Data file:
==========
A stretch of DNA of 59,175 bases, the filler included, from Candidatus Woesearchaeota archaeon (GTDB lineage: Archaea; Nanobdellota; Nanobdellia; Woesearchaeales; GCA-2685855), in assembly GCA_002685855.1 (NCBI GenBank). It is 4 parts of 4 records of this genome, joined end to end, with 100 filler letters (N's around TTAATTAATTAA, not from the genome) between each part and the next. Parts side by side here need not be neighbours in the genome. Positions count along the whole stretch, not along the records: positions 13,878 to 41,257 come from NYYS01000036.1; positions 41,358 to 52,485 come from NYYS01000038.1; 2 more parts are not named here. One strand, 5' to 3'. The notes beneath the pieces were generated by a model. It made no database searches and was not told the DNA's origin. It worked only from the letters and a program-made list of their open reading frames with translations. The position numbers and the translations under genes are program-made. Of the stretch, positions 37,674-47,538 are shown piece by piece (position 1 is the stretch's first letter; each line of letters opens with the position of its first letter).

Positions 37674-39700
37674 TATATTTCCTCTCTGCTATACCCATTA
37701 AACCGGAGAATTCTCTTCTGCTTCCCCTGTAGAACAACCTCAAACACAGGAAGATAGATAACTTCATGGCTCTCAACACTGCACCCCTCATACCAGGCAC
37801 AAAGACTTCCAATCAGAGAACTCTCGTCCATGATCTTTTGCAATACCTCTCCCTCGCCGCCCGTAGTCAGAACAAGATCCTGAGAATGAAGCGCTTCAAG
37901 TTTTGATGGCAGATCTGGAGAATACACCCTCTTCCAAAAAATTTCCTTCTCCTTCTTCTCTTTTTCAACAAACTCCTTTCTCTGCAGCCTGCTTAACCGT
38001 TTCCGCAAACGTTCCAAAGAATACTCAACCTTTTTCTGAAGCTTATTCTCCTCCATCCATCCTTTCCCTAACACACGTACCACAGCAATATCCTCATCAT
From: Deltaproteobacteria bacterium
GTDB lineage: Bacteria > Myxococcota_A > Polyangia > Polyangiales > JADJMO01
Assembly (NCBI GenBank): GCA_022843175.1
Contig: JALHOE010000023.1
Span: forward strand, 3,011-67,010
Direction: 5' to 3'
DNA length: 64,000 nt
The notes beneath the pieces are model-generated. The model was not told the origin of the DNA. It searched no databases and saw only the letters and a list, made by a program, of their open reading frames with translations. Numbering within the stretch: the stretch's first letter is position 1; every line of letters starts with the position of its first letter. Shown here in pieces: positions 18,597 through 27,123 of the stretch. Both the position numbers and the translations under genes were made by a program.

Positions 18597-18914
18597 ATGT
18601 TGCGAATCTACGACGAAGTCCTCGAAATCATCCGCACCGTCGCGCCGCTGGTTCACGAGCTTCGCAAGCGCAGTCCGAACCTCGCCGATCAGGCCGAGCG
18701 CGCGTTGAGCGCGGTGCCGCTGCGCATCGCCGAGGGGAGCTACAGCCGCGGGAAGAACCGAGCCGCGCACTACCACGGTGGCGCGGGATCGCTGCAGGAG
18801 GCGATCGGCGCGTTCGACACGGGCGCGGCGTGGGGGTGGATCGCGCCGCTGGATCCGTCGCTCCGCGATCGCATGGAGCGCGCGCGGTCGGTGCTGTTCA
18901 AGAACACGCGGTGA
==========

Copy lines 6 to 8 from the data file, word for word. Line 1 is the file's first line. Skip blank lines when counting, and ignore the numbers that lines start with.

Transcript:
37901 TTTTGATGGCAGATCTGGAGAATACACCCTCTTCCAAAAAATTTCCTTCTCCTTCTTCTCTTTTTCAACAAACTCCTTTCTCTGCAGCCTGCTTAACCGT
38001 TTCCGCAAACGTTCCAAAGAATACTCAACCTTTTTCTGAAGCTTATTCTCCTCCATCCATCCTTTCCCTAACACACGTACCACAGCAATATCCTCATCAT
From: Deltaproteobacteria bacterium